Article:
It’s strange how, nearly 50 years after someone shouted “JUDAS!” in the Manchester Free Trade Hall in 1966, Bob Dylan still has the power to provoke a reaction. For many people, he’ll forever be the wiry, electric veined pop-provocateur of the mid 60s, re-writing the rulebook on the way to burning himself out, whilst for others, he’s still the prototype folkie, with his work boots and dirty denims, honking on a harmonica whilst calling out injustice wherever he finds it. Dylan’s 70s records are reasonably well regarded, with 1975’s Blood on the Tracks still remaining the archetypical ‘breakup’ album, and his late 90s re-emergence shows no sign of slowing down, with 2012’s Tempest garnering all manner of critical praise and securing a confident top 5 placing in both the UK and US album charts.
But if there’s a part of his long and varied history that’s still ripe for re-discovery, it’s going to be the music he made in the 1980s. Featuring the likes of Built to Spill, Glen Hansard, The Hold Steady’s Craig Finn, and others, A Tribute to Bob Dylan in the 80s: Volume 1 seeks to delve into the buried treasure of this lost decade, putting a contemporary spin on some of the bard’s most mysterious songs. Like all tribute albums, it’s not entirely successful, but succeeds in compelling the listener to seek out what the man was up to during these years, and there’s no better place to start than ‘Jokerman’, the opening track of 1983’s Infidels.
In a realistic sense, Infidels is Dylan’s ‘comeback’ album, a return to secular music after three albums of Christian music. This is probably Dylan’s most maligned period, where he seemed to cast aside any desire to craft words or music in favour of sharing his newfound Christian beliefs, and whilst critics still debate the relative merits of these records, suffice to say that the general listening public didn’t go along for the ride. The 70s were over, and the 80s, in all their glossy sheen, had come to reign supreme, rendering many 70s superstars, still clutching their acoustic guitars, irrelevant. Surprisingly, Bob Dylan returned, seemingly wanting to embrace his audience and draw them back into the fold. The times were, indeed, changing.
Roping in the help of some crack sidemen, including Dire Straits’ Mark Knopfler to produce, Infidels has a pleasingly direct feel, a studio sheen announcing that this is an “album”, rather than another collection of religious missives. Over the years, this sheen has dated the record, but in 1983, this presented a slick and accessible Bob Dylan, one that was ready to come back in from the cold. Or so it seemed.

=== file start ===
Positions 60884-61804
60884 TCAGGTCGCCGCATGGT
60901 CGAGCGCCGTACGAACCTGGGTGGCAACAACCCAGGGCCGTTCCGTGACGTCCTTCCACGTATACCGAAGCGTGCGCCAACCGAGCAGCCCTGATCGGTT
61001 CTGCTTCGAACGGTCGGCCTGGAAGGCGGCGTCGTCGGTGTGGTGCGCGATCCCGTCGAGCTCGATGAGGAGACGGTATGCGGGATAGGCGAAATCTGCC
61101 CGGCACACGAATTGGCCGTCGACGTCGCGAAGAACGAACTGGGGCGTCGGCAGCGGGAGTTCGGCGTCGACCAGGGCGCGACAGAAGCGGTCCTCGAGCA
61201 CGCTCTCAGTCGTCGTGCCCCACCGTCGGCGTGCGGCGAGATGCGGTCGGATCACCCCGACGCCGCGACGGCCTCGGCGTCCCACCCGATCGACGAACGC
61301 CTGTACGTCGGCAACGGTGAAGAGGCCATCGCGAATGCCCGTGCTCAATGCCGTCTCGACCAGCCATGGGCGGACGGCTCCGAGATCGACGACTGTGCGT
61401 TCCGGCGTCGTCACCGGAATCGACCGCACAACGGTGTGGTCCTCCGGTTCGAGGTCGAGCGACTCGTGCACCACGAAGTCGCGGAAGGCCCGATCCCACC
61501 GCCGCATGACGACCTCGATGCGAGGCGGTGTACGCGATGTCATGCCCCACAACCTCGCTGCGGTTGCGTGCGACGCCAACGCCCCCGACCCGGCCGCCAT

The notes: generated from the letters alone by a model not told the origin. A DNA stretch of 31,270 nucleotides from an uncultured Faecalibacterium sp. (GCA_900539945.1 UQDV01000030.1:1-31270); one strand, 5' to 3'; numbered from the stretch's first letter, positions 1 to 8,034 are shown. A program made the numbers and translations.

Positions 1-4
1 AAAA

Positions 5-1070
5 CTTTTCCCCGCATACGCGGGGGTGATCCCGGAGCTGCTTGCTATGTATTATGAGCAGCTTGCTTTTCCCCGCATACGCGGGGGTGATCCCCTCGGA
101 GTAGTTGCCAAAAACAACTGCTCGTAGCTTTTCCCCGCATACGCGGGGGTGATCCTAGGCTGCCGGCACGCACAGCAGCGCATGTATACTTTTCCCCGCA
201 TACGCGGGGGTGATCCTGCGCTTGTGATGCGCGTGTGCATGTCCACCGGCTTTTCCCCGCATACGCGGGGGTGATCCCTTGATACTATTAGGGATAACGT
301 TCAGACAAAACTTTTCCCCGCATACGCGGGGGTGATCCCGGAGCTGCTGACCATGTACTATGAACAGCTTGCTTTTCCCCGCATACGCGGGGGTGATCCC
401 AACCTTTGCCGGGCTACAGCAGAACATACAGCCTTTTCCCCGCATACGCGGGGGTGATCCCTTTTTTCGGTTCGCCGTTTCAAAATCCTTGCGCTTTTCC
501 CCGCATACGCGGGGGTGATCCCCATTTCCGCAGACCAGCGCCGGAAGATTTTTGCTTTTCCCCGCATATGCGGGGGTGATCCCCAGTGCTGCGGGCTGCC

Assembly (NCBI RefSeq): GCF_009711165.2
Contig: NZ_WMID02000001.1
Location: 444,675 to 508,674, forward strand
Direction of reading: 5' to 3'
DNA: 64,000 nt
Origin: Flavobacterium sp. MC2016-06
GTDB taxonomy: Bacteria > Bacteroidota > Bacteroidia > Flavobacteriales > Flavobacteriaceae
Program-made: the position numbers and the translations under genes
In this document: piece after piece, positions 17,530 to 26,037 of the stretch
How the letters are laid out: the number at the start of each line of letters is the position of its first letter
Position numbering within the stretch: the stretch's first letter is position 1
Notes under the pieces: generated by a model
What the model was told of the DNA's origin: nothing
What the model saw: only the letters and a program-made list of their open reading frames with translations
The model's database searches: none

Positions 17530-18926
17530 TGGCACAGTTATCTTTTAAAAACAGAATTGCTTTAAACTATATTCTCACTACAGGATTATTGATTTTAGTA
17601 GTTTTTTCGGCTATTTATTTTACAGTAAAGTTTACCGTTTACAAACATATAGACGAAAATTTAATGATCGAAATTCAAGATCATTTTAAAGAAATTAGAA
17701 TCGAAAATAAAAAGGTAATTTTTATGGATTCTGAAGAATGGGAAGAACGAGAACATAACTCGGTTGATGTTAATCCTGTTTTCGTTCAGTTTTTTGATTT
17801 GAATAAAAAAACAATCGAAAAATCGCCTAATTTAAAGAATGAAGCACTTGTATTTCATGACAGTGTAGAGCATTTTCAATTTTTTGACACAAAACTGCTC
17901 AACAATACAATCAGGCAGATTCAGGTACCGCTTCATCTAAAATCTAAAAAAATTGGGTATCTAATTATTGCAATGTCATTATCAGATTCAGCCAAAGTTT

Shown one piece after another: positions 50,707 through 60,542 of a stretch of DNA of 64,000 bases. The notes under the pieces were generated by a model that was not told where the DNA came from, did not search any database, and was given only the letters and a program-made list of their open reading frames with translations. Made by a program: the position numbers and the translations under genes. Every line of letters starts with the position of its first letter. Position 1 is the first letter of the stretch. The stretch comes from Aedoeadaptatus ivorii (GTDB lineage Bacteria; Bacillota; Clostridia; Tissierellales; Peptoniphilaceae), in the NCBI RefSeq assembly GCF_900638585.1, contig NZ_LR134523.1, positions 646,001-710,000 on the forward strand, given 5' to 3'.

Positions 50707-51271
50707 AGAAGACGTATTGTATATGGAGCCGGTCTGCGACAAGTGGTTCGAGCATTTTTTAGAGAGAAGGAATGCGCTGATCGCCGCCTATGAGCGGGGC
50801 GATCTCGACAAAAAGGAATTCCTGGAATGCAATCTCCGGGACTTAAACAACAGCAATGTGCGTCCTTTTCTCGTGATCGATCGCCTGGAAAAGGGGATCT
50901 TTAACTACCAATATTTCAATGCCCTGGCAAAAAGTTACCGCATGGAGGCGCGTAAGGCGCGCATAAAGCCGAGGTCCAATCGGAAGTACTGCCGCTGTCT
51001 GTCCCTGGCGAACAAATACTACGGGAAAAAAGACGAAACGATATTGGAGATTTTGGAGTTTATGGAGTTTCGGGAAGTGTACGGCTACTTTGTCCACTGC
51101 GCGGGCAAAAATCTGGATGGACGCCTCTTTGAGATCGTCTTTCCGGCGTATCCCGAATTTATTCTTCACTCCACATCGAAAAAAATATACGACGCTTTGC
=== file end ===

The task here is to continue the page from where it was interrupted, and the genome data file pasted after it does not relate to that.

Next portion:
‘Jokerman’ kicks off immediately, an incessant bassline holding the song together, whilst some keyboards and guitar-licks flesh out the edges. It’s got a slight swing to it, sounding almost gentle, but right from the off, Dylan is out of the stocks, the prize in sight. “Standing on the water, casting your bread, whilst the eyes of the idol with the iron head are glowing,” he sings, broadsiding the listener who has been told that his Christian years are over. But, much like Nick Cave has done over the last thirty years, this is a man fascinated by the ideas and imagery of Christianity, rather than someone trying to sell it to you. In a sense, Dylan isn’t so much preaching the gospel, but inhabiting it, letting the words and the power flow through him. ‘Jokerman’ was released as a single, and whilst its beguiling melody garnered it no small amount of airplay, Dylan had once again snuck a fire and brimstone epic into the world of mainstream radio. Over the course of the song’s six minutes, Dylan skewers charlatans, tricksters, fraudsters, and would-be messiahs, delivering his own sermon from the mount, not immune to the irony of issuing a warning to false preachers.
The album brought Dylan back to the pop charts, and over the rest of the decade he became increasingly prolific, releasing another five albums, as well as the lush Biograph retrospective. But as Dylan himself would later admit, he had lost touch with the idea of making records, and each of his 80s albums is filled with missteps, bad production choices, and uneven songwriting. After two stripped back acoustic covers albums in the early 90s, Dylan retreated from view, eventually releasing his next album of original material, Time Out of Mind, seven years later.
But buried on all of these 80s albums are some absolute gems, playful and irreverent songs, or dark and doomy explorations of the soul. Hell, there’s even a few where he denounces space exploration as evil. It ain’t all good, but if you let the Jokerman be your guide, you could well find yourself falling in love with an entirely unknown Bob Dylan. Steven Rainey
Bob Dylan play’s Cork’s Live at the Marquee on Monday, June 16 and Dublin’s 02 on Tuesday, June 17. Go here to buy tickets.